Discovery as both process and destination (verb and noun) is itself a metaphor for drawing, in that drawing in contemporary art practice is multi-faceted, exploratory, free from art-historic convention, or technical definition. It is appropriate that this conference should take place in London whilst two great artists in this country are being celebrated: Lucian Freud, who died last year, and the energetic and inventive, David Hockney. I cannot think of any other artists of recent history and the present whose oeuvre displays the magnificent and varied invention of the drawn image in the hands of a truly great practitioner, the physical act of drawing, the psychological and intellectual journey taken by two artists in one of the simplest, most primal of forms – observational, naturalistic, surreal and dream-like, tender, heart-rending, funny and quintessentially human. After I was invited to write this new book on contemporary Australian drawing, and as I steeped myself in the literature of Australian art of the past 25 years since I left, I had several strong experiences. When colleagues, friends et al asked me what I was doing, I found myself saying, “it’s Australian, but Australia is a concentrated global culture”. The population there being made up descendants of the original white settlers, there are also historic waves of migrants, from all parts of the world. What distinguishes Australia from other new world countries is the spectacular industry of art made by the aboriginal and Torres strait islanders, of great interest internationally, and whose work occupies a pivotal position in Australian culture today. Among many issues to address are those of cultural bricolage and the resultant visual dynamism, which is central to much of their work, alongside the fundamental struggle for identity and survival. In a recent interview I was very pleased to hear the claim that “all aboriginal art is drawing,” for all aboriginal art has a directness of transmission, unlike traditional western art that is built up in layers. Significant mark-making is critical in the assertion of cultural loss and the historic legacy all Australians must strive to reconcile. At drawing out, I will show the work of artists whose work can be described as embracing aspects of notation, discovery, identity, writing and recording, always against a global background. Their work I have found enables the extension of definitions of the boundaries of culture, to explore the complex and remarkable interaction that takes place now more than ever before.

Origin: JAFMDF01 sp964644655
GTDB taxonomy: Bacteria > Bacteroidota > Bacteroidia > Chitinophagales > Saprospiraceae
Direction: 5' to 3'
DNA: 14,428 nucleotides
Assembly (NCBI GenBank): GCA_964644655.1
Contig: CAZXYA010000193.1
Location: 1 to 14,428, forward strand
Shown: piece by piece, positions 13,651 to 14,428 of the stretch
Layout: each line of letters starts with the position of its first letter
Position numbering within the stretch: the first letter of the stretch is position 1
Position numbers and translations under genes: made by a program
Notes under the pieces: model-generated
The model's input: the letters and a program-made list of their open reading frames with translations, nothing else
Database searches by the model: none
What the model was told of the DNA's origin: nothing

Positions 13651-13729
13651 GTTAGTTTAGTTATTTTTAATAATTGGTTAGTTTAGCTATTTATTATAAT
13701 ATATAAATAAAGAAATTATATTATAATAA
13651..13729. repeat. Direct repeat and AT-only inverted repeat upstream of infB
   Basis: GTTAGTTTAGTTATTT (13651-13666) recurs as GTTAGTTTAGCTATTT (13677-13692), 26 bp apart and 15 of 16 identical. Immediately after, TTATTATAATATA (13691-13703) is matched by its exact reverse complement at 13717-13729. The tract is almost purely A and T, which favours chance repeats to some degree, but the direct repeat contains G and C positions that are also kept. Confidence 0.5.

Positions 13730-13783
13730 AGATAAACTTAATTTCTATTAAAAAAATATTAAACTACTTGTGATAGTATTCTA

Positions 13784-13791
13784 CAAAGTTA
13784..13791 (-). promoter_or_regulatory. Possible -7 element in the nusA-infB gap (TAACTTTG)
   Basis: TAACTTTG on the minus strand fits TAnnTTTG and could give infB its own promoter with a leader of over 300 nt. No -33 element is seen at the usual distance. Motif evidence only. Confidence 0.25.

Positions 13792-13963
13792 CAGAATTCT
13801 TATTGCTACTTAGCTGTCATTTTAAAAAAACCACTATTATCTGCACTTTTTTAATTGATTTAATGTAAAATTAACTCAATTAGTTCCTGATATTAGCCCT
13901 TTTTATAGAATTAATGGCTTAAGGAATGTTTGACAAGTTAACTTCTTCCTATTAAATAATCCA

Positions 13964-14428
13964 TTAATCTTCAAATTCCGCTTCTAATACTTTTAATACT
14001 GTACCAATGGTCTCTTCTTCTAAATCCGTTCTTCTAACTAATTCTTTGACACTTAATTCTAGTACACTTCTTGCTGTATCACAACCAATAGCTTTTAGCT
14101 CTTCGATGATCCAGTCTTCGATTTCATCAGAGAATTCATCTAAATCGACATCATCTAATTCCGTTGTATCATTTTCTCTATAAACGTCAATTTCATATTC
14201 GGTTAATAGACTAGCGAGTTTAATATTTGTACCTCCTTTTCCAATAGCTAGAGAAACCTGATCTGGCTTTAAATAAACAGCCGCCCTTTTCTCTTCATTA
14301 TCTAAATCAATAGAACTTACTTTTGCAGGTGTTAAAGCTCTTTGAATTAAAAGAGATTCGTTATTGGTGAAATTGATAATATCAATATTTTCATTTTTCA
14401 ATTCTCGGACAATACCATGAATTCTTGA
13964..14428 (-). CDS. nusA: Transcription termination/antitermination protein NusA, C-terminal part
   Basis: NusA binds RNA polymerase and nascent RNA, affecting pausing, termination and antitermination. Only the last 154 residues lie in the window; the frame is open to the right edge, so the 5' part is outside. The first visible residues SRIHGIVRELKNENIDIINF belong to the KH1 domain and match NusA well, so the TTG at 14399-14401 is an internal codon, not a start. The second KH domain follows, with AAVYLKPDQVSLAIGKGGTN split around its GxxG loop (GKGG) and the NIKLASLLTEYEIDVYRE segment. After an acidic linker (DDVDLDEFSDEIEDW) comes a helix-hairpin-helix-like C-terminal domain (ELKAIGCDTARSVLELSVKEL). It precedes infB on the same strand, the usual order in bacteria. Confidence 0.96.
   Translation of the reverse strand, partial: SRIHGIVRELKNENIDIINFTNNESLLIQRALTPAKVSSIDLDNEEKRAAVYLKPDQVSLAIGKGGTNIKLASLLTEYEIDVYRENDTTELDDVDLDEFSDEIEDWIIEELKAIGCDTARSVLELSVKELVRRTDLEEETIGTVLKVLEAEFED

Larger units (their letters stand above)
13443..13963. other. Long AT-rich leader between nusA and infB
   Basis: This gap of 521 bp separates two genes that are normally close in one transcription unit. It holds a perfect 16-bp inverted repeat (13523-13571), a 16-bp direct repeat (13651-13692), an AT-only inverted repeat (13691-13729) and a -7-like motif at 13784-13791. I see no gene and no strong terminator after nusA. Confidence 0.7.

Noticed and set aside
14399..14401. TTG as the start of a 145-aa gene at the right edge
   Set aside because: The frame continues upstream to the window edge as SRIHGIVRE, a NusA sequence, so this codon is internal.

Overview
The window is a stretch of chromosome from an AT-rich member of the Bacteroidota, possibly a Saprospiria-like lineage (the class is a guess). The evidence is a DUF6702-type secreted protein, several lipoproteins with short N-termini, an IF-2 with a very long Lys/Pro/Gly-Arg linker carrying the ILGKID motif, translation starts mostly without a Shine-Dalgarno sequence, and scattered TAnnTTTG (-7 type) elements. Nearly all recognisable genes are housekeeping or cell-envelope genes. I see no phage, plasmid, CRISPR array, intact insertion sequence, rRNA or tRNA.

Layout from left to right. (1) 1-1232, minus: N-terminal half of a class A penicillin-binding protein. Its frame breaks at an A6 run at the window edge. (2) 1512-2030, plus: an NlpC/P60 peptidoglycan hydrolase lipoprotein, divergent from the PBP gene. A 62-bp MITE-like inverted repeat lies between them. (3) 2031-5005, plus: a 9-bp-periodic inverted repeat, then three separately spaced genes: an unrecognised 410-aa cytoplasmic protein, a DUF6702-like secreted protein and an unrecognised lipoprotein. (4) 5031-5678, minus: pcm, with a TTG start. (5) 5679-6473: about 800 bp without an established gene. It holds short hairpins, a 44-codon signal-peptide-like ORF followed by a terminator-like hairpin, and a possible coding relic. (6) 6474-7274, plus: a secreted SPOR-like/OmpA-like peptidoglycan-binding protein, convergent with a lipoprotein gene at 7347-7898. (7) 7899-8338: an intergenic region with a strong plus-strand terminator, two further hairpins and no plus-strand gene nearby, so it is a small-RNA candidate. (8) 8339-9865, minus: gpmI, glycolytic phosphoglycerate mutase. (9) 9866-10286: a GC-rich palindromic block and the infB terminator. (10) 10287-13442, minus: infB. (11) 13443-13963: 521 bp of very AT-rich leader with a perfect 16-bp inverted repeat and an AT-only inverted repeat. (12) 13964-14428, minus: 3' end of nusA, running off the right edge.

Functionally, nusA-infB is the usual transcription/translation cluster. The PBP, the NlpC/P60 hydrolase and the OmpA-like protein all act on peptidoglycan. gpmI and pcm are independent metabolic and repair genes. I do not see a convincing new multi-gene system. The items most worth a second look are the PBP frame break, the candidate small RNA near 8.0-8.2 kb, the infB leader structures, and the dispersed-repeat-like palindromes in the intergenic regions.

Janet McKenzie grew up in Australia and was educated at the Australian national university in art history and philosophy. She taught at the Canberra school of art, the Victorian college of the arts and college of fine art, university of new south Wales. Her first book, Drawing in Australia: Contemporary Images and Ideas (Macmillan 1986) sought to examine perceptual drawing, observing then: “drawing reveals the subtlest movement, the most clinical analysis, the most precise drama. Modern drawing gives room for alternative reactions – functions assumed by different signs are at once explicit and suggestive. In this sense drawing is as much a record of the subtler elements in our culture as any written or verbal record”. In 1986 Janet McKenzie married architect Michael Spens and moved to Scotland, the following year. Whilst raising a family her studio practice was primarily painting. She also continued writing and publishing and completed her doctorate at the university of St Andrews on the art of Arthur Boyd, under the supervision of professor martin Kemp, published by Thames and Hudson (2000). She has co-edited studio international with Michael Spens since 2000. Her most recent publication contemporary Australian drawing, a study of 78 artists (metasenta/palgrave Macmillan,) will be launched at the university of the arts, London at drawing out, 31 March 2012. In 2011, Janet McKenzie embarked on drawing on two worlds, a practice-led research project using collaborative drawing to explore issues of identity and dispossession in Scotland and Australia. She is senior research fellow at the university of Dundee.